The preseason national title favorite changed in mid-August when Marvin Bagley III reclassified to the 2017 class and signed with Duke.
Men's basketball got its introduction to Bagley over the weekend, and he vindicated those who tabbed Duke as the title favorite because of his addition.
The 6'11" freshman dazzled in his debut, setting a Duke freshman record for most points in a season opener—going for 25 points and 10 rebounds against Elon—and he then followed that up with 24 points and 10 boards against Utah Valley.
Neither game was on national television, and the majority of the country will get its eyes on Bagley for the first time Tuesday when No. 1 Duke faces No. 2 Michigan State at the Champions Classic in Chicago. That includes NBA scouts, who enter this season kind of in the dark on Bagley.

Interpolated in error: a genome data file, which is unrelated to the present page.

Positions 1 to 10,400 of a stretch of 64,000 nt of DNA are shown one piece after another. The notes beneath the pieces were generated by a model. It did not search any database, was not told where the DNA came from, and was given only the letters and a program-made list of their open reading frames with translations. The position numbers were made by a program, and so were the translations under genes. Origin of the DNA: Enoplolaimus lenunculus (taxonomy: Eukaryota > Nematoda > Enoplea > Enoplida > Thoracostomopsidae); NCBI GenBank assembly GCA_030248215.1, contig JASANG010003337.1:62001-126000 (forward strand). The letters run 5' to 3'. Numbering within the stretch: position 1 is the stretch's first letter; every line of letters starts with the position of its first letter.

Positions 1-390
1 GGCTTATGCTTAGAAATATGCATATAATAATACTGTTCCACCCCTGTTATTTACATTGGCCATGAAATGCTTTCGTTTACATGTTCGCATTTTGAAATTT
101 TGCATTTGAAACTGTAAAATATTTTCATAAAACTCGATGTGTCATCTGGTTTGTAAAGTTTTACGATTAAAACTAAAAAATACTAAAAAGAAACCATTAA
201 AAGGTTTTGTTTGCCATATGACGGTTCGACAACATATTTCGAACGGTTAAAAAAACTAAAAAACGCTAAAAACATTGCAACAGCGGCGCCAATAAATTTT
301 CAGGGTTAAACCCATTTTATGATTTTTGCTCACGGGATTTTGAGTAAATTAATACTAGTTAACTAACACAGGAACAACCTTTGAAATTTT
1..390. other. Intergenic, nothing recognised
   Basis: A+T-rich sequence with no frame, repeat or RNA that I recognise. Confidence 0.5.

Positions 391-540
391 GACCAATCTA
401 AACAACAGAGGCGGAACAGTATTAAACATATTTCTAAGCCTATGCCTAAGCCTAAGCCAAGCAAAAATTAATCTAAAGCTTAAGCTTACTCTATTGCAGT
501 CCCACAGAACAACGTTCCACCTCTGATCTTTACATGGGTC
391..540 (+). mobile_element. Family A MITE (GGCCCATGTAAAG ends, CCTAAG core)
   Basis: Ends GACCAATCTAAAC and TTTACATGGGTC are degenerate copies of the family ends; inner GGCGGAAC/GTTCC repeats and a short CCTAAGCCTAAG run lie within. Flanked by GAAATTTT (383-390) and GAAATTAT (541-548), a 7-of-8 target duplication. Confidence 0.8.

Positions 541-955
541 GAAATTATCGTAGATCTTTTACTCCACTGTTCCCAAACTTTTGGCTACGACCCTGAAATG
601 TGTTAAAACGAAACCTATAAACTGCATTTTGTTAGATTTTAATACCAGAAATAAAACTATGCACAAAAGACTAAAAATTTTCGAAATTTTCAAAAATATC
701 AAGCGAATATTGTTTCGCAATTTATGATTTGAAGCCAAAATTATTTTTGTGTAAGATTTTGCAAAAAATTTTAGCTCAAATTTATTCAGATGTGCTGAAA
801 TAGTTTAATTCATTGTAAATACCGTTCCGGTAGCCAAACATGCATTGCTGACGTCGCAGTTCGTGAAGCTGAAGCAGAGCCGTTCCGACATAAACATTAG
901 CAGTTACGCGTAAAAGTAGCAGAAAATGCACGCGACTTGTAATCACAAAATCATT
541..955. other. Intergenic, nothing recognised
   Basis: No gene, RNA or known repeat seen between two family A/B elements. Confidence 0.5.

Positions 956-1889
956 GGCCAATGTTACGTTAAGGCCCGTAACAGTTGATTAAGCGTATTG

"He'd been a legend just based on YouTube videos, because he didn't really do much USA Basketball and then he didn't do the high school all-star game circuit because the reclassification was so late," an NBA scout told Bleacher Report. "I think people are still kind of getting their head wrapped around him."
There's a lot to unpack with Bagley, who is unlike any player Mike Krzyzewski has had in his Hall of Fame career in Durham, North Carolina. There are some parts of Bagley's game that fit the modern stretch 4, but his skill set is diverse enough that Coach K will likely spend this season inventing ways to use him.